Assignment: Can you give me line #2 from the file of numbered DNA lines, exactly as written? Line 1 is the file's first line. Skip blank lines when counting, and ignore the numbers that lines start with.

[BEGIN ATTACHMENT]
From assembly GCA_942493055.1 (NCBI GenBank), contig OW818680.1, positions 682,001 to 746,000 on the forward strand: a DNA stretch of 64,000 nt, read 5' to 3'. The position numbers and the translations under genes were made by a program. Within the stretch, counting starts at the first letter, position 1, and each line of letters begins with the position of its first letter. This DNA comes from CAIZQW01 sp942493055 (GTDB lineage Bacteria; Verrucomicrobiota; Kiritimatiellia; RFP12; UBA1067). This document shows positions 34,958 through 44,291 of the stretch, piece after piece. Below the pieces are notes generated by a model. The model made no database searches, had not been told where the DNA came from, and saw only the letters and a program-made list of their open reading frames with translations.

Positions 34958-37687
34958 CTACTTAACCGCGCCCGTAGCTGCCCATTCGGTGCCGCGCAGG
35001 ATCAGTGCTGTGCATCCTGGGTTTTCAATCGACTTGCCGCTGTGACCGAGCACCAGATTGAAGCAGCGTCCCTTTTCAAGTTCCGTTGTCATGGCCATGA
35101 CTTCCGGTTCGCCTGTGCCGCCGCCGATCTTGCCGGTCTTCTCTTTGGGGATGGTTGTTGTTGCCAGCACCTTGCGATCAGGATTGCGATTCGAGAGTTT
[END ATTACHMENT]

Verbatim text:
Positions 34958-37687